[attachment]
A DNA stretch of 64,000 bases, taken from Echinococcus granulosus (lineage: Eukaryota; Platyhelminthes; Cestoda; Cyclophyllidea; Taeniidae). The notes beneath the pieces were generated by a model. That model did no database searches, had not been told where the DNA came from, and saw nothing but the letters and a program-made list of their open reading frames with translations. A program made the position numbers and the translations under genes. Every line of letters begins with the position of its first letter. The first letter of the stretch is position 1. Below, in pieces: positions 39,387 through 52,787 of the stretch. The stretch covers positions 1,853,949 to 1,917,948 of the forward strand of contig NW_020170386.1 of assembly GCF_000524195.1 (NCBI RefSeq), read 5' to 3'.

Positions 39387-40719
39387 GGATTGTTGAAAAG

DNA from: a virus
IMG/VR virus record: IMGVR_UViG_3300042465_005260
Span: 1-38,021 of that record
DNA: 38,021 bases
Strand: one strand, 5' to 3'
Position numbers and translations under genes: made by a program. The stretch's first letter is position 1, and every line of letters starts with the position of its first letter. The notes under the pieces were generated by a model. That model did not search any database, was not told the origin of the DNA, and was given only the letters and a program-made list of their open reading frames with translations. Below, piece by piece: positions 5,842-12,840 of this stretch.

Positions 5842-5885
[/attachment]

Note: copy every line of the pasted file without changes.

A DNA stretch of 64,000 bases, taken from Echinococcus granulosus (lineage: Eukaryota; Platyhelminthes; Cestoda; Cyclophyllidea; Taeniidae). The notes beneath the pieces were generated by a model. That model did no database searches, had not been told where the DNA came from, and saw nothing but the letters and a program-made list of their open reading frames with translations. A program made the position numbers and the translations under genes. Every line of letters begins with the position of its first letter. The first letter of the stretch is position 1. Below, in pieces: positions 39,387 through 52,787 of the stretch. The stretch covers positions 1,853,949 to 1,917,948 of the forward strand of contig NW_020170386.1 of assembly GCF_000524195.1 (NCBI RefSeq), read 5' to 3'.

Positions 39387-40719
39387 GGATTGTTGAAAAG

DNA from: a virus
IMG/VR virus record: IMGVR_UViG_3300042465_005260
Span: 1-38,021 of that record
DNA: 38,021 bases
Strand: one strand, 5' to 3'
Position numbers and translations under genes: made by a program. The stretch's first letter is position 1, and every line of letters starts with the position of its first letter. The notes under the pieces were generated by a model. That model did not search any database, was not told the origin of the DNA, and was given only the letters and a program-made list of their open reading frames with translations. Below, piece by piece: positions 5,842-12,840 of this stretch.

Positions 5842-5885